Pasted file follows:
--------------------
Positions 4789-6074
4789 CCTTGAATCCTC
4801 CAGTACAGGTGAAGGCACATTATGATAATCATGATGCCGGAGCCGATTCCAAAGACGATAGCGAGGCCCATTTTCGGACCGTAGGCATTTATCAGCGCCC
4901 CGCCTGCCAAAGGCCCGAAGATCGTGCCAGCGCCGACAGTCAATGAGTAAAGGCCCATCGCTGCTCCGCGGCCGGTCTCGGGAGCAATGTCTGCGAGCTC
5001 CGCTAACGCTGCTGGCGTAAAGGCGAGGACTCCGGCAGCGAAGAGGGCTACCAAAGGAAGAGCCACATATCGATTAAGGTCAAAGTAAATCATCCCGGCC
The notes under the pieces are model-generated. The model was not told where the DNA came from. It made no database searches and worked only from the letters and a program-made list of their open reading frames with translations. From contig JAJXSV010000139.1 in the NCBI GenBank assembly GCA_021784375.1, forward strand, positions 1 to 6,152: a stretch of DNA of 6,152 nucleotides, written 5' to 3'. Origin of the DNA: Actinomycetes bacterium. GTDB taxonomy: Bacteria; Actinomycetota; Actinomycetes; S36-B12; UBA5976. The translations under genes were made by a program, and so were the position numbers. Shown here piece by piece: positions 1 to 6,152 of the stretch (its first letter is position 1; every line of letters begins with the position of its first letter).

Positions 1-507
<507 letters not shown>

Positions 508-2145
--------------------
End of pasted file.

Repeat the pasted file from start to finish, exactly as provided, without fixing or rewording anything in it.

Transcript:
Positions 4789-6074
4789 CCTTGAATCCTC
4801 CAGTACAGGTGAAGGCACATTATGATAATCATGATGCCGGAGCCGATTCCAAAGACGATAGCGAGGCCCATTTTCGGACCGTAGGCATTTATCAGCGCCC
4901 CGCCTGCCAAAGGCCCGAAGATCGTGCCAGCGCCGACAGTCAATGAGTAAAGGCCCATCGCTGCTCCGCGGCCGGTCTCGGGAGCAATGTCTGCGAGCTC
5001 CGCTAACGCTGCTGGCGTAAAGGCGAGGACTCCGGCAGCGAAGAGGGCTACCAAAGGAAGAGCCACATATCGATTAAGGTCAAAGTAAATCATCCCGGCC
The notes under the pieces are model-generated. The model was not told where the DNA came from. It made no database searches and worked only from the letters and a program-made list of their open reading frames with translations. From contig JAJXSV010000139.1 in the NCBI GenBank assembly GCA_021784375.1, forward strand, positions 1 to 6,152: a stretch of DNA of 6,152 nucleotides, written 5' to 3'. Origin of the DNA: Actinomycetes bacterium. GTDB taxonomy: Bacteria; Actinomycetota; Actinomycetes; S36-B12; UBA5976. The translations under genes were made by a program, and so were the position numbers. Shown here piece by piece: positions 1 to 6,152 of the stretch (its first letter is position 1; every line of letters begins with the position of its first letter).

Positions 1-507
<507 letters not shown>

Positions 508-2145